By: Eric Mauk
You are starting an IZOD Indy Car Series team today, you have a brand-new Dallara with a top-flight engineering staff and battle-hardened mechanics but you need a driver to help you build a program.
You have the choice between three drivers and while none of them are bringing sponsorship with them, you have a bright new marketing chief that can probably get you $5 million if you give him the right package to work with.
Do you hire:
A) a driver that finishes 76 percent of his races and ends up in the top ten 54 percent of the time, although he has only led at 13 percent of his starts and has one series win;
B) a driver that finishes 72 percent of his starts, places in the top ten 44 percent of the time, but has led in 27 percent of his starts and has two career wins; or
C) a driver that finishes 81 percent of his starts, is in the top ten 57 percent of the time, led 24 percent of his starts and has seven wins. And then figuring in recent performance, Drivers B and C have just one top-five finish this year while Driver A has four.
Now who do you pick if you know that Driver A and Driver C have struggled to find sponsorship in their careers, finding some sponsors along the way, but never bringing in five million, while Driver B has been fully funded in every single car he has ever been in?
Every single team in the paddock with the possible exception of the Penske and Ganassi teams would go with Driver B, knowing that in signing Marco Andretti, they will have gotten one of the most marketable and recognized names in the sport, leaving A) Oriol Servia and C) Justin Wilson to find other homes.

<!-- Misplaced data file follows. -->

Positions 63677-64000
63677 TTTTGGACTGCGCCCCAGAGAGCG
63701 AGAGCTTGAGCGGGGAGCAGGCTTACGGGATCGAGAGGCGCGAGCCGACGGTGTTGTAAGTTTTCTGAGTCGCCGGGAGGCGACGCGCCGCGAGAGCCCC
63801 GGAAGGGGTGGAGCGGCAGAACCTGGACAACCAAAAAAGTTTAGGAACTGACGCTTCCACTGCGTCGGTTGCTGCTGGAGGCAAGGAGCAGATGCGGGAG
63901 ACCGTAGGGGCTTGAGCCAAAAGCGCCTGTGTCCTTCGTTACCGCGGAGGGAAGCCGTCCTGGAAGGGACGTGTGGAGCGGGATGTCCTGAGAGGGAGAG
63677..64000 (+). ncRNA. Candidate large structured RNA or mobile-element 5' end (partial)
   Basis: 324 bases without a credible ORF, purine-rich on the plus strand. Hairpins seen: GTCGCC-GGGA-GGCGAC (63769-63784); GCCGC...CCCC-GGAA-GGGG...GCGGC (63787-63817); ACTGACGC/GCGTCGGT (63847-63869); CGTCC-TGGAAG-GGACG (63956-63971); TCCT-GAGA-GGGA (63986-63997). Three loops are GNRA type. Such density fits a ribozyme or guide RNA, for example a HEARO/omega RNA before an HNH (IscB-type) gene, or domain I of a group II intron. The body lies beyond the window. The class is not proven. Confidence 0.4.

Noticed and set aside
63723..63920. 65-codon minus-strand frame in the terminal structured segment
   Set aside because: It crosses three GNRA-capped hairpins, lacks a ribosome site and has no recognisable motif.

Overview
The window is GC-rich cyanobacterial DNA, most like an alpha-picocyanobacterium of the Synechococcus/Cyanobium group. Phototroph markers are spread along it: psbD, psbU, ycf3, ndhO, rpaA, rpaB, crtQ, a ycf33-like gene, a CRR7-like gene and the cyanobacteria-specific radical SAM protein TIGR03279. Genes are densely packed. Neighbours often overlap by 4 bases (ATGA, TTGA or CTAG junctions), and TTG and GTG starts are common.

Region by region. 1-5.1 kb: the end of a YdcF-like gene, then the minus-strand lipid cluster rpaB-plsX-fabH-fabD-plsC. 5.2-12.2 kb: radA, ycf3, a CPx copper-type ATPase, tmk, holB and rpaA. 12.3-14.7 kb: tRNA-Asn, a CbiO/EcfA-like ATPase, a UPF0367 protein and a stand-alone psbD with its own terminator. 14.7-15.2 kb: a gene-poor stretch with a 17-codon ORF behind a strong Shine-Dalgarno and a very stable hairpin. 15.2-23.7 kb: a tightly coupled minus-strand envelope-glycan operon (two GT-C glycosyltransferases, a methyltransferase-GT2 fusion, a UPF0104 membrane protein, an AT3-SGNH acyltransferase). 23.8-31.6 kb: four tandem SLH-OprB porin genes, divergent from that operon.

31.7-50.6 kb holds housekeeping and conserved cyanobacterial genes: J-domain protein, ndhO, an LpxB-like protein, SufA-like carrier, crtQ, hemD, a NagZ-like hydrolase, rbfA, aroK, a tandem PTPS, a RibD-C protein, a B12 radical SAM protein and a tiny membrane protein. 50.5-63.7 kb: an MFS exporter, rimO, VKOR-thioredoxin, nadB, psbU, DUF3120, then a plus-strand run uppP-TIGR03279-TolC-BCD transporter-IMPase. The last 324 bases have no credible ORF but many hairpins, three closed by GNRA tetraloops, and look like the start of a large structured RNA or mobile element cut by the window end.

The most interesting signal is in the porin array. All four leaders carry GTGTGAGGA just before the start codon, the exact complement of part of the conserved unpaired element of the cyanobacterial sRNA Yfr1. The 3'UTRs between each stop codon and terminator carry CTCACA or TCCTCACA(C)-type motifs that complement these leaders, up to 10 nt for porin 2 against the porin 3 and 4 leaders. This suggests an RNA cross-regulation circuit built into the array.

There are those that will tell you that the only reason that Marco Andretti is in Indy Car is because he is running with his father’s Andretti Autosport team, as the racing stats will show you that he has been merely serviceable in his seven seasons. He has turned a healthy 645 laps led into just one win in his 111 starts despite having led 30 of those 111 starts. He has finished in the top 10 five times in his career – although never higher than seventh.
But Marco has been part of the most high-profile sponsorships in racing. This is the driver that wore an Indiana Jones firesuit at Indianapolis and has driven cars sponsored by Dr. Pepper, Blockbuster, RC Cola, Meijer, The New York Stock Exchange and Gillette. He has been in national commercial campaigns and had been chosen to appear on ‘Celebrity Apprentice’ – although he declined to do the show after Dan Wheldon died just days before the series was to start filming.
What it boils down to for Indy Car teams can be summed up in this succinct quote from Indy Car CEO Randy Bernard.
“Wherever you go in the world, Andretti is known in racing.”
And even more attractive to Indy Car is the fact that in his seventh year of his series’ career, the driver that was reluctant to do media and was often short and brusque in his interaction with them has finally embraced his role as a spokesman for the sport.
“At nine years old in a go kart the pressure is immense because you’re looking at the race you can’t even see the racetrack because there are so many cameras around you, and you don’t know why at that age. You just want to be like, let me go, let’s go drive,” Andretti said. “Now I welcome that with open arms because I see the bigger picture. We need to get our sponsors and our brands out there and get people watching Indy Car Racing.”
Certainly he has gotten his shot because of who he is. Unquestionably. But the same can be said for Graham Rahal and Ed Carpenter, along with other drivers that are here because their parents brought sponsorships from their own personal companies.
Does he need to pick up the pace? Is he having the worst season of his Indy Car career? Absolutely. But Marco Andretti needs to be in Indy Car, the series needs him, and if for some reason he would ever be released from Andretti Autosport, he would likely be a free agent for less than an hour.